• Your spouse has had a hard day or week and could use some tender loving care. Do you come through or do you just carry on as usual?

Being other-centered isn’t natural. In fact, it’s hard. Very hard. It takes time. It’s inconvenient. It costs you something – effort, time, money, emotions. But it’s worth the price. It makes us more of who we were put on this earth to be. It makes a real difference in the lives of others, leaving our world a little better than we found it.

Moving toward other-centeredness is a continuous effort. We won’t arrive at the final destination this side of heaven, but it behooves us to keep working at it.

How other-centered are you? What can you do today to move one small step in that direction?

A Life Well Lived

Posted: December 16, 2013 in Behavior
Tags: , , , ,

A-Life-Well-LivedI attended the funeral today for a wonderful, sweet, giving, godly, 94-year-old woman from my church. Her equally kind and faithful husband preceded her in death several years ago. I greatly admire their whole family – their closeness, example, faith, and their love for each other.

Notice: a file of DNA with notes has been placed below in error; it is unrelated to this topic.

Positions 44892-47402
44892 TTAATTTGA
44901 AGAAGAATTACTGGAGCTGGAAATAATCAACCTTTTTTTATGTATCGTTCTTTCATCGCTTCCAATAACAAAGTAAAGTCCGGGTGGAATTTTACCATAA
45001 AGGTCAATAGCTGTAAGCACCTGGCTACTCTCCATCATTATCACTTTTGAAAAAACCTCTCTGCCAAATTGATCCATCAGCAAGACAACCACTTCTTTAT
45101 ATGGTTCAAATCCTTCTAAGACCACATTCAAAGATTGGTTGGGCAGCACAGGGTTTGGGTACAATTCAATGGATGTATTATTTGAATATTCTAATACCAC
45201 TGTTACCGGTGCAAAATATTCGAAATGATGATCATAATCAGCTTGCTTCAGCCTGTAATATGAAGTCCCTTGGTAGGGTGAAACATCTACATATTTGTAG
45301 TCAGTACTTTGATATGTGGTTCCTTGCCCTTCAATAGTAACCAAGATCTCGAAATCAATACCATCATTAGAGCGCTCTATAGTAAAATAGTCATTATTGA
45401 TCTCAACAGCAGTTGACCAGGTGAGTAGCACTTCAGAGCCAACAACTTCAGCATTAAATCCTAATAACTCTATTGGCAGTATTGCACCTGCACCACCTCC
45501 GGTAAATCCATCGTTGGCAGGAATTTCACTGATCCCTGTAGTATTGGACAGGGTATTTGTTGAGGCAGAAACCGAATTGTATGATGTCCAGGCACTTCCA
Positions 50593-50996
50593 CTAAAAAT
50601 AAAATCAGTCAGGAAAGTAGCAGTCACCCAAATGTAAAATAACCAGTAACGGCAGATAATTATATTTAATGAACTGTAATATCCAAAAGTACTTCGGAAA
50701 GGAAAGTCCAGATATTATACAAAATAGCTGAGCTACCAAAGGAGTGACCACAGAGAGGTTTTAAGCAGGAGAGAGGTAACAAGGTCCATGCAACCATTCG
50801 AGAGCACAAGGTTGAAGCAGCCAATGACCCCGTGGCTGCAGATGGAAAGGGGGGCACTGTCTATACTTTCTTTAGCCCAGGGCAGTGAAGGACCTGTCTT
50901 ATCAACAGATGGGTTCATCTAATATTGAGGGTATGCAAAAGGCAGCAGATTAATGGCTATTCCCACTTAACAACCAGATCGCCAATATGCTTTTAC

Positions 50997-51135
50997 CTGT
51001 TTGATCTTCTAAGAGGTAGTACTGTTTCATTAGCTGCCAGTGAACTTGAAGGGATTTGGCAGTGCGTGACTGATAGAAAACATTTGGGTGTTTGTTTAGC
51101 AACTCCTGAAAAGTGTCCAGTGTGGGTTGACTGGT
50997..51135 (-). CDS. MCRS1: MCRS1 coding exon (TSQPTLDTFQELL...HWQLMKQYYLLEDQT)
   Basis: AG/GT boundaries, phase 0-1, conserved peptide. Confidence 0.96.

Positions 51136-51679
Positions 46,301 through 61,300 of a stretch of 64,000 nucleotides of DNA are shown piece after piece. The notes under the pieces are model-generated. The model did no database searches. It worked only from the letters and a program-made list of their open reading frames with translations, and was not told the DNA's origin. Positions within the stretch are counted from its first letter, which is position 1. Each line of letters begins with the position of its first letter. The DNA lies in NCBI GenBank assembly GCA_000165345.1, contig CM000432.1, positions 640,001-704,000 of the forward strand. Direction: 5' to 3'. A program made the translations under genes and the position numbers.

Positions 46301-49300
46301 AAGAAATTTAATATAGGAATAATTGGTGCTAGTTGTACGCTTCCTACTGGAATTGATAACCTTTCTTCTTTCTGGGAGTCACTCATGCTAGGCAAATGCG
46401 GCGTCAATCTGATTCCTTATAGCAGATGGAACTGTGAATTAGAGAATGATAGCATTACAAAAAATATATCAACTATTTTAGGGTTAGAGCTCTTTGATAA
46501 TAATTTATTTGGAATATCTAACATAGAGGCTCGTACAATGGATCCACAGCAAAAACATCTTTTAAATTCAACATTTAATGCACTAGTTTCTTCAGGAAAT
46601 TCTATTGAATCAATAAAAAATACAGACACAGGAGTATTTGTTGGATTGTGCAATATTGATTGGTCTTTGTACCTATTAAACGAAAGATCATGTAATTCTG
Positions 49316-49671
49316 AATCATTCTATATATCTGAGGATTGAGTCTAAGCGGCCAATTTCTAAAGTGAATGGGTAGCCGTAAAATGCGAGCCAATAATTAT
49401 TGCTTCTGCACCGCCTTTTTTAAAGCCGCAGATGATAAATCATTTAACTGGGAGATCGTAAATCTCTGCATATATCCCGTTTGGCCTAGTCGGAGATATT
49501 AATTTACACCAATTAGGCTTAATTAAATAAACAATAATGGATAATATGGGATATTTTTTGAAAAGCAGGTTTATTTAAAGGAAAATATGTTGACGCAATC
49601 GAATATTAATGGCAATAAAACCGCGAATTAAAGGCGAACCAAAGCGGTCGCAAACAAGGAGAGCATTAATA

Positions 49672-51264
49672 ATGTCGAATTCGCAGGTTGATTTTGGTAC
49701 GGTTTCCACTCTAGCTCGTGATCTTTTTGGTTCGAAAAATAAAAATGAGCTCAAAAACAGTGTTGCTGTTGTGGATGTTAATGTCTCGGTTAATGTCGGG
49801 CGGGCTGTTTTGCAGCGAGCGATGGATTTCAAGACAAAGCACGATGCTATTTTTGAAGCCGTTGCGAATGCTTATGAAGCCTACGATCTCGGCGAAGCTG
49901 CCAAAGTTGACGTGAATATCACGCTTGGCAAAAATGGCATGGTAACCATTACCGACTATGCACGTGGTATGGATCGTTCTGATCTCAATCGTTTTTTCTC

As I sat in the service today and listened, remembering interactions in years past with this great couple, it struck me that every remembrance – every remembrance without exception – of this man and woman is a good one. Never did I see anything but love and graciousness from either of them. Never did I hear an unkind word from their lips. In life they were a model for others to emulate, and in death their memory is a challenge to be a better person.

When people like these two saints pass from this life to the next, it serves as a reminder that lives can be well lived, but to do so is the exception rather than the rule. Each of us considers himself good, but to whom do we compare ourselves? We can always find others whose behavior is less admirable in some ways than our own, leaving ourselves with an inflated sense of goodness and pride. But it is when we look to those rare, exceptional models that we realize how far we have to go to become all that we might.

Today I am thankful for these two examples of grace and faith, for their lives well lived, and for the challenge their example is to others, including me. May the God who transformed them do the same in all his children.